Could digital coaching help with clinical trials?
There has been an explosion in health coaching apps in recent years, with wearable technology and biosensors used by millions of individuals on a daily basis all over the world. While many of us have at least a couple of health apps on our smartphones or wear Fitbits and Jawbones to monitor our activity levels and help us maintain a healthy lifestyle, what is the likelihood of this digital trend being utilized by clinical trial providers?
Joris Van Dam of pharmaceutical giant Novartis believes incorporating cutting edge digital coaching is the natural next step in the clinical trials field.
The role of coaching in clinical trials
Speaking at the Mobile in Clinical Trials event, Van Dam, a strategic project leader, explained that coaching in clinical trials is currently undertaken by study nurses. The role of these nurses is to act as coaches for groups of patients throughout the duration of the trial.
The prestigious 2016 Med Tech Impact Expo and Conference are devoting a great deal of attention to the potential of digital coaching in a clinical trial setting and invite participants to explore how harnessing this new technology can provide valuable new insights and in-depth patient information.
As technology continues to advance at lightning speed, it becomes increasingly important for pharmaceutical companies to work with Patient Recruitment Services such as www.richmondpharmacology.com/specialist-services/patient-recruitment to find the most suitable patients to attend any clinical studies. With constant new developments in the field of digital coaching, serious companies need to be sure their contract research organization has the latest technology available to them.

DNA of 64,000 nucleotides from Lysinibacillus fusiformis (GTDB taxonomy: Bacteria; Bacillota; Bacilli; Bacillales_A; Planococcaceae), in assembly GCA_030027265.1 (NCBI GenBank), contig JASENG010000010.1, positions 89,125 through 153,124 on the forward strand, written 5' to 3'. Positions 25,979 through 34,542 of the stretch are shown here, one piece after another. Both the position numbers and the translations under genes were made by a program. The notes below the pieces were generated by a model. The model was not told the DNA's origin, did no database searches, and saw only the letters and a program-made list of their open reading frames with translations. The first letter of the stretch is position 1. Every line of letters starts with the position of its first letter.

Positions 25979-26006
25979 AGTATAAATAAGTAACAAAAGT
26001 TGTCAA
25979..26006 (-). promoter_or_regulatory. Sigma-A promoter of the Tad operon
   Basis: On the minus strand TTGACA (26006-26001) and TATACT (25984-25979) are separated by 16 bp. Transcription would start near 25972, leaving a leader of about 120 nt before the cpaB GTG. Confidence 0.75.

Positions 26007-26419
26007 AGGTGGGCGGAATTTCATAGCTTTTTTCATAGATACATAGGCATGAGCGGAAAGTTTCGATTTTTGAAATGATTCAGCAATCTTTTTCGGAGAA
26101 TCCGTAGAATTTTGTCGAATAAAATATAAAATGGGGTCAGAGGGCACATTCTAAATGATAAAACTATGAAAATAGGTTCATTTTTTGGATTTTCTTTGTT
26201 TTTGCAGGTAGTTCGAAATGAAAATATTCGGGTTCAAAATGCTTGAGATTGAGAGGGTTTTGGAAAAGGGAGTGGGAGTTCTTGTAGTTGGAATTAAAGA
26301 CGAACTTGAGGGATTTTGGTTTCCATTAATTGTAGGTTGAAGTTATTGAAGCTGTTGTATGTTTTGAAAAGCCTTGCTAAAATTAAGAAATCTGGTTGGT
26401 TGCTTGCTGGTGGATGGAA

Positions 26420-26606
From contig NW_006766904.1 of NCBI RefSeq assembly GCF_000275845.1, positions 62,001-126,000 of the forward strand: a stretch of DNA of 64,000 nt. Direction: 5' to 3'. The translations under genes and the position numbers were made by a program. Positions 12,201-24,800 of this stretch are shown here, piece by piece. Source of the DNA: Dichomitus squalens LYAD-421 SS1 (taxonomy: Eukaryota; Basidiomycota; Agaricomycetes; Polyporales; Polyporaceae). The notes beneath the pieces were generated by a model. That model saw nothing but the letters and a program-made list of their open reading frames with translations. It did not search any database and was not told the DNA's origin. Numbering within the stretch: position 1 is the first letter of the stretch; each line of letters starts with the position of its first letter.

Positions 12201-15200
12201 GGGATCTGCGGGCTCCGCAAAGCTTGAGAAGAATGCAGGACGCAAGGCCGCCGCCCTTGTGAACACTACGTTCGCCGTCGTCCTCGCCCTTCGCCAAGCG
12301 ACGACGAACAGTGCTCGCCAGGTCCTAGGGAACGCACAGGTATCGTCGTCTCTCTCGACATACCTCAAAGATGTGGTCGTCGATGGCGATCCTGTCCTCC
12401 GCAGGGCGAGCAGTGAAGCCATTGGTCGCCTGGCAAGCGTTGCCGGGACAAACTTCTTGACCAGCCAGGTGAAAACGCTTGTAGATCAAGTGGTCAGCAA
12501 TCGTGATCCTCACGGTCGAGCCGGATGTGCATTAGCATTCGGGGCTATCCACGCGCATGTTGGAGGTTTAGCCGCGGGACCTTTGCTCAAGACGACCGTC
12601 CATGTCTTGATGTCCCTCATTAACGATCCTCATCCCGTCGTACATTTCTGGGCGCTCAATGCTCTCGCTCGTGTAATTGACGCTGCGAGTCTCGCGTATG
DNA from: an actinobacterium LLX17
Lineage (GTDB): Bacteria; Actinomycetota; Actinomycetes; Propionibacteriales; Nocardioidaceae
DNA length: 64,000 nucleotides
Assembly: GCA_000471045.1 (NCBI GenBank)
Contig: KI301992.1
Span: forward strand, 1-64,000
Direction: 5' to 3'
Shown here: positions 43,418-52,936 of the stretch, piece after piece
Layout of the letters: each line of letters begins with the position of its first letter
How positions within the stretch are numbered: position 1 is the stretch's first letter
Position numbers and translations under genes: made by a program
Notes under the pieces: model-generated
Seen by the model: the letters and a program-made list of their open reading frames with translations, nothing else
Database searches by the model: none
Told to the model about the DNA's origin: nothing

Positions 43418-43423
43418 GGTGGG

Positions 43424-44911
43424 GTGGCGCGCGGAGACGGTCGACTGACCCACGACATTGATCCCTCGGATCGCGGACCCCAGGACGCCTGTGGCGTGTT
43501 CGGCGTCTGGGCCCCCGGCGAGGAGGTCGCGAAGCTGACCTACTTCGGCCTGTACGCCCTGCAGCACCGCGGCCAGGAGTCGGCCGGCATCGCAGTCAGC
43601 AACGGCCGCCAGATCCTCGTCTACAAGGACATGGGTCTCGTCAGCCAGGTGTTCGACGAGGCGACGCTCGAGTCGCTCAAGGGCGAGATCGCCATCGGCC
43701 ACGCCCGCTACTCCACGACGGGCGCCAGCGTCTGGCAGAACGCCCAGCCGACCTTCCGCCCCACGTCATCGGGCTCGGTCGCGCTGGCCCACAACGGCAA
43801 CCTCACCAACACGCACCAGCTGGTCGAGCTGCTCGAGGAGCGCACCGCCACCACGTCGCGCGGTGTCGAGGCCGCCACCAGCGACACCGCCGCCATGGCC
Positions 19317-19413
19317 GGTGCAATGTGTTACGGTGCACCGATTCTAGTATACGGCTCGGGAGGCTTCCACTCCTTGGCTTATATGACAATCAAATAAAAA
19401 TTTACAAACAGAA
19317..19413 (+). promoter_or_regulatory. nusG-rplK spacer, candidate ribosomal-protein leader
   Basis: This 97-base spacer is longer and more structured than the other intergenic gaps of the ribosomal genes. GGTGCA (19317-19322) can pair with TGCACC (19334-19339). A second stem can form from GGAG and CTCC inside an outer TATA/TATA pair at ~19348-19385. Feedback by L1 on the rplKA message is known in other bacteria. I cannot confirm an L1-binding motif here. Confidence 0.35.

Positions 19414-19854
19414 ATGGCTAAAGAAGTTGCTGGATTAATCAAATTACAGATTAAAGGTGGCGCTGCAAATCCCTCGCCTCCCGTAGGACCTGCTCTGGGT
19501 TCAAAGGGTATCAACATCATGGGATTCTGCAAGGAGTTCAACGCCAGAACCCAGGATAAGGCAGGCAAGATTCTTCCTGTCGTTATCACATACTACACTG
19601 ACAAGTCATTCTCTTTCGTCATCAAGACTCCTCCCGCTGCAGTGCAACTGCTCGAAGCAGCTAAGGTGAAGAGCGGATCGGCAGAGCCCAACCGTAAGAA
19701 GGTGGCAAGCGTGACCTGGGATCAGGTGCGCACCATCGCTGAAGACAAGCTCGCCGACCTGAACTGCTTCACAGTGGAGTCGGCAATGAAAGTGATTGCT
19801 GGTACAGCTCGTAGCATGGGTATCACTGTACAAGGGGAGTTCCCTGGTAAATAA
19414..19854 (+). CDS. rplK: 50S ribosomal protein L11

How digital coaching works
Novartis is keen to utilize digital technology coaching in its clinical trials – along with many other benefits, it offers the opportunity to improve confidentiality and protect the privacy of the individual. Van Dam reveals that Novartis is introducing the technology in a handful of trials to identify its potential for improving adherence, thereby enabling the company to assess how effective the intervention has been.
He explains that trial participants will be coached via an app on their smartphones that reminds them about future appointments, helps them to prepare for the trial and helps them to find answers to any questions they might have. The technology can also remind users to take their medication and to adhere to other aspects of the trial.